Wedmore Somerset

Wedmore Village Store

Today, there is an equally diverse range of shops and businesses to enjoy.  Three pubs remain in the village and one of these, The New Inn, hosts the Turnip Prize (a spoof of the Turner Prize). The ‘competition’ sees fantastically ridiculous artwork exhibited in the pub. As the pub says it is a “chance to be judged the most feeble work of art in this internationally acclaimed fiasco.”  Previous winners have included Bonksy for his work entitled ‘Dismal And’ (The Symbol ‘&’ Looking Dismal). Brilliant.

Sticking with the unusual, Bioaqua farm in Blackford (The Isle of Wedmore includes over a dozen villages) is the largest aquaponic trout farm in Europe. They are passionate about mindful eating practices and their food tastes great. (The business has featured recently on TV.) They usually have a stall at the Frome market and also attend many of Somerset’s great festivals.

WEDMORE FESTIVALS

Talking of festivals, Wedmore has a few of its very own.  Among them are the Wedmore Arts Festival. This festival is now well established and attracts some great names while the Wedmore Real Ale Festival may, if you get too carried away, make you forget your own… At the Real Ale Festival there are over 80 different brews to sample. In its 18 years, the festival has raised over £160,000 for local causes. 

If cider is more your thing (and Somerset is the spiritual home of the stuff) then a visit to Roger Wilkins’ Cider Farm is a must.  His Lands End Farm is high on my recommended list of, ‘Places to go in Somerset‘.

MORE THINGS TO SEE & DO IN WEDMORE

If you’ve got kids in tow then they can let off steam at the Recreation Ground. Fancy a round which doesn’t involve drinks? Then visit the friendly Isle of Wedmore Golf Club.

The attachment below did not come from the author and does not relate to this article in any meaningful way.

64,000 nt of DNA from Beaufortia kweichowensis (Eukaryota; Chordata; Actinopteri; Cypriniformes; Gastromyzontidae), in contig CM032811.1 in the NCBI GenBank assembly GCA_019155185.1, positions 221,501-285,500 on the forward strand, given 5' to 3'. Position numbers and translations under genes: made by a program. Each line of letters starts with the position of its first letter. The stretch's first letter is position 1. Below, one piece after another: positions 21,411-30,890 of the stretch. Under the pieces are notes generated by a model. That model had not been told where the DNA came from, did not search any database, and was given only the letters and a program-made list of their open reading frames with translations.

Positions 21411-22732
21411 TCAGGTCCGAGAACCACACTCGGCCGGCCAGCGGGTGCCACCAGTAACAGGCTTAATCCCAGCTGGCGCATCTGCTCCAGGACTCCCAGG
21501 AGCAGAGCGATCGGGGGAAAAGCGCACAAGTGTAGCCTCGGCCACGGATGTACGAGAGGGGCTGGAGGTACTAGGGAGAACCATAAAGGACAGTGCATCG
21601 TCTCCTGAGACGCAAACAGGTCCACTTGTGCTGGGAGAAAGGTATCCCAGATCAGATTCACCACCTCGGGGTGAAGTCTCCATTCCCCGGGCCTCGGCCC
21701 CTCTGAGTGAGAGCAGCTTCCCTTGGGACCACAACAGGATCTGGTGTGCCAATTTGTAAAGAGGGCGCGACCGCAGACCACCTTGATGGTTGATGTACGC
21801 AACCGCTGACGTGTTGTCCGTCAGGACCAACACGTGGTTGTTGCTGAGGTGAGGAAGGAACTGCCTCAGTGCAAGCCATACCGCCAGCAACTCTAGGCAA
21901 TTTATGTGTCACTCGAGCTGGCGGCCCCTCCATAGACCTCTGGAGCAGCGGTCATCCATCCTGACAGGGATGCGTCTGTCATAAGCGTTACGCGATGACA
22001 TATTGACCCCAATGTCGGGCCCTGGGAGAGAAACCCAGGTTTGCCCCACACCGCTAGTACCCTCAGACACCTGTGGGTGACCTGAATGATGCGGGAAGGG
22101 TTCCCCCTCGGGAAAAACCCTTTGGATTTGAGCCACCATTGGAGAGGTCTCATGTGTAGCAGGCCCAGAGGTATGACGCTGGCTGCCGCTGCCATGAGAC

Or keep it simple and just enjoy the stunning countryside which surrounds Wedmore.

Wedmore Somerset

The countryside around Wedmore


AN UNUSUAL ‘TWINNING’

Remember when ‘twinning’ towns and villages with European counterparts was all the rage? Well, Wedmore is ‘twinned’ with the small town of Saint Médard de Guizières in the south west of France. In 1995, the two swapped gifts to commemorate the twentieth anniversary of the twinning association. Wedmore received a grape press and, in return, donated a red phone box which still stands in the main square at St. Médard.

More recently, some of the villagers in Wedmore have been raising money in an effort to ‘twin’ their public loos! The charity, Toilet Twinning is a water and sanitation initiative which provides clean water, access to safe toilets and hygiene education in some of the world’s poorest countries. (Apparently, over 2 billion people don’t have somewhere safe to go to the toilet.) Wedmore’s parish council have got behind the initiative as well, so if you use one of the public conveniences in Wedmore you should see a certificate on the wall promoting the charity and explaining how the donation of £60 to twin a toilet works.

Wedmore – a village where even the toilets have a story to tell!

 

Reference books; A Brief History of Wedmore by W. Marston Acres F.R.Hist.S and A history of Wedmore by F J Pearce

e-Newsletter signup

To stay up to date with all our news and offers, please enter your details below.

  • Your information will not be shared with any other companies for their marketing purposes. Read our Privacy Policy.
  • This field is for validation purposes and should be left unchanged.